China provinces hit by severe gas shortage - report

Tue Nov 17, 2009 12:13am EST

BEIJING, Nov 17 (Reuters) - Central and eastern Chinese provinces faced the worst natural gas shortage in years as supplies were diverted to snowstorm-hit northern China, while producers lacked incentives to expand output because of poor margins, a state broadcaster said on Tuesday.

Gas supplies for taxis in Wuhan, capital of the central province of Hubei, were halted from Monday while 11 industrial companies in Hanzhou, capital of eastern Zhejiang province, were shut as a result of gas shortages, China National Radio said.

The gas shortage in Wuhan reached 600,000 cubic metres per day and pressure in the gas pipeline was at only half the usual level, it said.

Wuhan's government was providing a 100-yuan-per-day subsidy for taxis as drivers switched to more expensive petroleum, the report said.

It said the gas shortage in Hanzhou was expected to worsen as the city lies near the end of the west-east gas pipeline that pumps the fuel from remote northwestern China to energy-thirsty regions in the east.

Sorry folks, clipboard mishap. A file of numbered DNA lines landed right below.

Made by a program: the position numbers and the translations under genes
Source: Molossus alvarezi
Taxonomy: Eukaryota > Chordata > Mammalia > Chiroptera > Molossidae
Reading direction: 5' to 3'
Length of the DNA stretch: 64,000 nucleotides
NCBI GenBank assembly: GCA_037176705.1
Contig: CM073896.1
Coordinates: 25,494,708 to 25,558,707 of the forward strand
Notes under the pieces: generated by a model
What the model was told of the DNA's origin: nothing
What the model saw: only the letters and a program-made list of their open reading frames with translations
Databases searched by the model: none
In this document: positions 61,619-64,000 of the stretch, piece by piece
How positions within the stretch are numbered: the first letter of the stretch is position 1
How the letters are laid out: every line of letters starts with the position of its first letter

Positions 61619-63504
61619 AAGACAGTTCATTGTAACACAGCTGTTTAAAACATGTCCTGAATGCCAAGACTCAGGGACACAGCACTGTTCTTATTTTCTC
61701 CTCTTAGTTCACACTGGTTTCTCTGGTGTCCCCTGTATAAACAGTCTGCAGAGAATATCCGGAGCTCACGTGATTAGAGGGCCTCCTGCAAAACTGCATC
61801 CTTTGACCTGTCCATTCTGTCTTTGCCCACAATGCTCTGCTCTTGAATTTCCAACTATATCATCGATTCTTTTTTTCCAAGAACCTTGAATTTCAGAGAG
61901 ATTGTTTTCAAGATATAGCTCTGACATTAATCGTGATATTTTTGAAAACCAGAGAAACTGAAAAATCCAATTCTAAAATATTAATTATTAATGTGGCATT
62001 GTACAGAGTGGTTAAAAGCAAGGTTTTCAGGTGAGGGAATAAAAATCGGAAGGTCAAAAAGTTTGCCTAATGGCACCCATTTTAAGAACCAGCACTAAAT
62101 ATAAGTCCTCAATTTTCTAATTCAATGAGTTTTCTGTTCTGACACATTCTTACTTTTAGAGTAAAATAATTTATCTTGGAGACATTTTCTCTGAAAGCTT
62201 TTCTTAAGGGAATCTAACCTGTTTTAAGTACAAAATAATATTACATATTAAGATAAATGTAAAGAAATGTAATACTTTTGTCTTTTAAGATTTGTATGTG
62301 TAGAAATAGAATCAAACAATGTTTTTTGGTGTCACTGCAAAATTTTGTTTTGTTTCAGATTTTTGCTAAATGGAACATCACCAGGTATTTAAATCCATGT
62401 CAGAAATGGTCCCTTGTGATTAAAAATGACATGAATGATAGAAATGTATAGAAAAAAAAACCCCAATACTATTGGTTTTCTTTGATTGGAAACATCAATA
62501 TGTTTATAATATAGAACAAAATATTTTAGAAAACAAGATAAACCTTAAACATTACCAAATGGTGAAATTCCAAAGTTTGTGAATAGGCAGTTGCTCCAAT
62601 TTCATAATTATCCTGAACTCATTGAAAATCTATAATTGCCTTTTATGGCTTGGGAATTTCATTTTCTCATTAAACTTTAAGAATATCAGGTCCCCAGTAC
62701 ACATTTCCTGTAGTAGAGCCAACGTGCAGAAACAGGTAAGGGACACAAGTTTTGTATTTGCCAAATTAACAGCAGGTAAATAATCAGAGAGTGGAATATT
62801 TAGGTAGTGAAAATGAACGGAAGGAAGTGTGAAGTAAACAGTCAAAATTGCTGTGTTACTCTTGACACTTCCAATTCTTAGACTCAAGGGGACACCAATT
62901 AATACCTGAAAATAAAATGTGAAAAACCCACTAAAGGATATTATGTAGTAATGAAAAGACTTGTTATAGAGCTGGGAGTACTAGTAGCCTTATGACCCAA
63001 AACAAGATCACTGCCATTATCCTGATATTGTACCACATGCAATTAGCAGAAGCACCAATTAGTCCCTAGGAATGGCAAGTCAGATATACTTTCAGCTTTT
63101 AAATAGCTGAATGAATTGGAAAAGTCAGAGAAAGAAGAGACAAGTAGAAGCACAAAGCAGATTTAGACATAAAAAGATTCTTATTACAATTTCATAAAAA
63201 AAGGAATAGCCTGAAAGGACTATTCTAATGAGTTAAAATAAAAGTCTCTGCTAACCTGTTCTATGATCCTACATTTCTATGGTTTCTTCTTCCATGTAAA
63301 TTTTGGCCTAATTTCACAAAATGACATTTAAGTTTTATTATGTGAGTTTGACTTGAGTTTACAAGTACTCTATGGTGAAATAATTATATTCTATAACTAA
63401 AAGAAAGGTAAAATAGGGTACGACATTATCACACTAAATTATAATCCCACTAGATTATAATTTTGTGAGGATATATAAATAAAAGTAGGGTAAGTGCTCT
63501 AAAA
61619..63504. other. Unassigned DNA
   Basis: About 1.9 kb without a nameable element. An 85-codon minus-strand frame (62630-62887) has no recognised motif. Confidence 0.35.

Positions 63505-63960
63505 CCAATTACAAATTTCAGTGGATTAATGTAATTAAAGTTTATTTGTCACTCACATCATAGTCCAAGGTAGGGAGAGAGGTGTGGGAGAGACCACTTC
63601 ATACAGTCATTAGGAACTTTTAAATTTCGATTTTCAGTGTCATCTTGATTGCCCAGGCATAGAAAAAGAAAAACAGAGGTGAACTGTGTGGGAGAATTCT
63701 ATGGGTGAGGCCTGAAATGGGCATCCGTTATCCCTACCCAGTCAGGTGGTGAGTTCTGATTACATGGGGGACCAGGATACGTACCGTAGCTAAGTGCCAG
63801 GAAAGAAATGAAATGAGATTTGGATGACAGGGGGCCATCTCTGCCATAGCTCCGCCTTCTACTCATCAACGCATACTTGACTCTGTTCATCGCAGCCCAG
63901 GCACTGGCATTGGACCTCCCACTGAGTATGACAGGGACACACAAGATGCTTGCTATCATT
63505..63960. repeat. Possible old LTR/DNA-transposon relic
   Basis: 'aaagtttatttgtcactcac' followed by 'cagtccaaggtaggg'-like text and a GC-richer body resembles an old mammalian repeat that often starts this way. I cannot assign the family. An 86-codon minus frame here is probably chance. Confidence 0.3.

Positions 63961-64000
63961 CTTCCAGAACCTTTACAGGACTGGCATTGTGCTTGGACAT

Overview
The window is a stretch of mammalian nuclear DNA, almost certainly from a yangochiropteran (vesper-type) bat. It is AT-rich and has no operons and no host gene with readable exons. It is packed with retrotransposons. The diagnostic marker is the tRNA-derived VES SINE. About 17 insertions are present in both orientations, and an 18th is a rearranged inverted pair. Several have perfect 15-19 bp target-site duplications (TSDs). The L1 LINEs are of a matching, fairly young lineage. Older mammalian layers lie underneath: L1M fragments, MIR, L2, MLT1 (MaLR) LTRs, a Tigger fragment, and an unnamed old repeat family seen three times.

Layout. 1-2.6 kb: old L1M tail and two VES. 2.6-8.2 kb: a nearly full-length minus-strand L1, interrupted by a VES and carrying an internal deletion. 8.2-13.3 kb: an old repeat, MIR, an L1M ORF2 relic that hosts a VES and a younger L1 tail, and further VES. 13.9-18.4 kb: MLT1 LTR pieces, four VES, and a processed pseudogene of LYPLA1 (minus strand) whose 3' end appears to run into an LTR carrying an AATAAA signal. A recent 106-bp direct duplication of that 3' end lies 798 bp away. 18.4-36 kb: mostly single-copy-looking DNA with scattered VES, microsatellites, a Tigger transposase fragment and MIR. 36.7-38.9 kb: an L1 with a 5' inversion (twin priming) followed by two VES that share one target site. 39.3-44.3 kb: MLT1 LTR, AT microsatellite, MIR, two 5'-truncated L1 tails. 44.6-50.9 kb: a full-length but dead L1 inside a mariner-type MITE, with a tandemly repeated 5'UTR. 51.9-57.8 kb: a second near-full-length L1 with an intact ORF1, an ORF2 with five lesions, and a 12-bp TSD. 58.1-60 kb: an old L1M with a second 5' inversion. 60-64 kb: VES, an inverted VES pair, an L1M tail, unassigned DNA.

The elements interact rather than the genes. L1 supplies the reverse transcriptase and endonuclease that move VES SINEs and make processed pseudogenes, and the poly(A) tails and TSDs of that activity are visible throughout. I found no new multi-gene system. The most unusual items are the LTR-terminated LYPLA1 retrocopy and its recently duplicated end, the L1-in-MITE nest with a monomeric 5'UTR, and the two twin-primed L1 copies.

The supply deficit in Nanjing, capital of eastern Jiangsu province, had reached 400,000 cubic metres per day, 40 percent of its planned consumption volume, according to C1 Energy, an industry information provider.

Emergency measures to curb consumption had also been taken in other cities including Chongqing, Rizhao, Xi'an, Yichang and Yangzhou, but demand was set to rise further because of expected colder weather, C1 Energy said.

Unseasonably early and heavy snow in northern China had caused 38 deaths as of last Friday and a surge in energy demand.

The power load on the Northern China electricity grid surged to a high of 127.5 gigawatts this month, 26 percent higher than a year earlier. On the Beijing-Tianjin-Tangshan grid networks, the load increased 24.7 percent from a year earlier late last week.

China, which keeps rigid controls on gas prices, is expected to raise natural gas prices under a new pricing regime due to be in place in January. The move follows its last review in 2005, when Beijing linked the price of the fuel with coal and crude oil.

The radio report attributed the reason for gas shortage to the failure of the pricing mechanism, citing an unnamed official with CNPC, China's largest gas producer. (Reporting by Jim Bai and Chen Aizhu; Editing by Chris Lewis)